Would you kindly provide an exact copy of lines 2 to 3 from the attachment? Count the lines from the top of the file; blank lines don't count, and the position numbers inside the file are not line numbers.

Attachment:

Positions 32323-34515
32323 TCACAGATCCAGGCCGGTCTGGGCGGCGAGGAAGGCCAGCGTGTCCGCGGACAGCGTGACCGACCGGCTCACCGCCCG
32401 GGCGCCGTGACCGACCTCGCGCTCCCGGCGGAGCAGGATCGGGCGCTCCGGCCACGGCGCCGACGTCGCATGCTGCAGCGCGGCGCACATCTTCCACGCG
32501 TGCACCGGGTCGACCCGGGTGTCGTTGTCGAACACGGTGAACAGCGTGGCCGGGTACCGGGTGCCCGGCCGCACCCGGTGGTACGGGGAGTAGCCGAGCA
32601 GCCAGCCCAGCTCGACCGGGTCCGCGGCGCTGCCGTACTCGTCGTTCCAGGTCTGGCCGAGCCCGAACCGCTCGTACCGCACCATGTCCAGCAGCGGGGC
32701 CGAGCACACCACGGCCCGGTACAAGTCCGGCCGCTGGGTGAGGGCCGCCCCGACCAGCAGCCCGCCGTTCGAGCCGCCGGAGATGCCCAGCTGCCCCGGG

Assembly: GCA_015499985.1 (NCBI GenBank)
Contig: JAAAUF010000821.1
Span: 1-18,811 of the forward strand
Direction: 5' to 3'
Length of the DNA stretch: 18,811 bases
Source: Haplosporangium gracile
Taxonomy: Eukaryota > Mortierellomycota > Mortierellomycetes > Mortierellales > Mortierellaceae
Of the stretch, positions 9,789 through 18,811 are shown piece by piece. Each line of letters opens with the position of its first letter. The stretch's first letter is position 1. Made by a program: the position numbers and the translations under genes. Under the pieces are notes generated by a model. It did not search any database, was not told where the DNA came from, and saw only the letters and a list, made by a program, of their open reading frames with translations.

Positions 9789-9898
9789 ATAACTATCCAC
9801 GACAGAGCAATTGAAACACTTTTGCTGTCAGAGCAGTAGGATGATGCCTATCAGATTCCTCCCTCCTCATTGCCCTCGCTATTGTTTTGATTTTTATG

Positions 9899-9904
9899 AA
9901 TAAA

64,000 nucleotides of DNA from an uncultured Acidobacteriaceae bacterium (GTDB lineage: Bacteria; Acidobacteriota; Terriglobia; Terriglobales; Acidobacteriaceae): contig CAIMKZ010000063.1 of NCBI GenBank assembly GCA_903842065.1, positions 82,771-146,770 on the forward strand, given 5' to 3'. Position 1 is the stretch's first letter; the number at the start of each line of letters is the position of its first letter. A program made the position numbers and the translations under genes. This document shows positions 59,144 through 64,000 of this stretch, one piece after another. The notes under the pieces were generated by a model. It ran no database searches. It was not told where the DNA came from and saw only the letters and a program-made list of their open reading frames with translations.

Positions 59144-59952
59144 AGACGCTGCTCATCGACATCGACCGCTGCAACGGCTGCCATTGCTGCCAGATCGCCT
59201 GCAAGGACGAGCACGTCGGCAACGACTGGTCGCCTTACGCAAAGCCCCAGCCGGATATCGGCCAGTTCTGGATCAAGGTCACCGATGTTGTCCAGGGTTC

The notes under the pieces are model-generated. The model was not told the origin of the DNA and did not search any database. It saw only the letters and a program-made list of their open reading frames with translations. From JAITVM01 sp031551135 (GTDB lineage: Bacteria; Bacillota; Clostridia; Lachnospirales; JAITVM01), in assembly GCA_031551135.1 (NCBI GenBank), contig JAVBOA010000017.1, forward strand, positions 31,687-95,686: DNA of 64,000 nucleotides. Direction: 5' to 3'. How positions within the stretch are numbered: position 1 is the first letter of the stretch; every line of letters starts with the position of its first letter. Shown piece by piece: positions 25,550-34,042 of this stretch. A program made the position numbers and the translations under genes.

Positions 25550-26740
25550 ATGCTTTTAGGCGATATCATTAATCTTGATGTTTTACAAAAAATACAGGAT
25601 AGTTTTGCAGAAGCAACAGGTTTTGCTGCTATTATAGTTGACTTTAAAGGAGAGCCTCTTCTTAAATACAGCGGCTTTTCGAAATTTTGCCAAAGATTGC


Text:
32323 TCACAGATCCAGGCCGGTCTGGGCGGCGAGGAAGGCCAGCGTGTCCGCGGACAGCGTGACCGACCGGCTCACCGCCCG
32401 GGCGCCGTGACCGACCTCGCGCTCCCGGCGGAGCAGGATCGGGCGCTCCGGCCACGGCGCCGACGTCGCATGCTGCAGCGCGGCGCACATCTTCCACGCG